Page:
Following the lead of the EU, UK, and US financial authorities, the Central Bank of Korea announces standards for issuing stablecoins.
According to the South Korean regulator, the issuance of stablecoins requires more stringent rules than other digital currency operations, as stablecoins can potentially affect the stability of the national financial system.
The primary requirements for entities issuing stablecoins will concern ensuring minimum capital and reserve assets to mitigate the risk of insolvency. The Central Bank of Korea also emphasizes the importance of frequent external financial audits, making them mandatory. The regulator also institutes registration and licensing procedures for companies engaged in operations with cryptocurrency assets.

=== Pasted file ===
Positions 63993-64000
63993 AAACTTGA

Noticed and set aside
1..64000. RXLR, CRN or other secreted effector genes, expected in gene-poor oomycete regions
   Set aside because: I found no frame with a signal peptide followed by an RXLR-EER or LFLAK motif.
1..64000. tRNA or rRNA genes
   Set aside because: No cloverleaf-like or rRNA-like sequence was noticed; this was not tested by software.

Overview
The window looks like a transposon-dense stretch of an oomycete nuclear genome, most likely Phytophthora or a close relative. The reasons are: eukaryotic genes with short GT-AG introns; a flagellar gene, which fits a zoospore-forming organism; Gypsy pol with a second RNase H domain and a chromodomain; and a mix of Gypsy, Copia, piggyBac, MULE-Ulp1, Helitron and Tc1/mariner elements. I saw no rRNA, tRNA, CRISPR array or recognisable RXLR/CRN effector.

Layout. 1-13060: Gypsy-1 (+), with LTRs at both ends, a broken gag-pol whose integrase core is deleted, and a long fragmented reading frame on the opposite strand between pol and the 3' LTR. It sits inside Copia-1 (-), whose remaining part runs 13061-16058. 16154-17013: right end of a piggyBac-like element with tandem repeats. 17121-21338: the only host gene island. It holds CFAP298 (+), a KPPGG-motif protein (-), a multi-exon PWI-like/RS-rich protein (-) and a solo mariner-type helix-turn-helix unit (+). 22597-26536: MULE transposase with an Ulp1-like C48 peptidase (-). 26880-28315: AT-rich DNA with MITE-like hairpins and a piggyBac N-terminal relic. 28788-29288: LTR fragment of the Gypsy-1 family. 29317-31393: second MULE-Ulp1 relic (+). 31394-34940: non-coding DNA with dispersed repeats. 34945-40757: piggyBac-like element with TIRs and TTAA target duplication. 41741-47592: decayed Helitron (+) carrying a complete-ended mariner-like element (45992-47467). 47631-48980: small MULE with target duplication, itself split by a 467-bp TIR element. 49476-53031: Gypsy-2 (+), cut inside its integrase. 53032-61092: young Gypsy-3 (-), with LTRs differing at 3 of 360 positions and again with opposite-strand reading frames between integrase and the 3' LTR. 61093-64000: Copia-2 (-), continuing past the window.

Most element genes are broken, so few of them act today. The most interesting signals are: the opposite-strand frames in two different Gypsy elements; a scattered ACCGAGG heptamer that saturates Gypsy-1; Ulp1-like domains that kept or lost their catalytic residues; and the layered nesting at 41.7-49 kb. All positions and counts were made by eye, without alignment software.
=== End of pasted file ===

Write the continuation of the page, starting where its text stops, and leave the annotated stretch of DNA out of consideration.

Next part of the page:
Many politicians in South Korea believe that the cryptocurrency market should be regulated by a new special legislative framework, as cryptocurrencies are substantially different from commodities, securities, or traditional (fiat) currencies for the existing laws to be successfully applied. The latest report from the Central Bank of Korea also affirms this attitude.
However, the discussion on legislation related to cryptocurrencies has recently stalled in South Korea because of partisan conflicts over the national budget.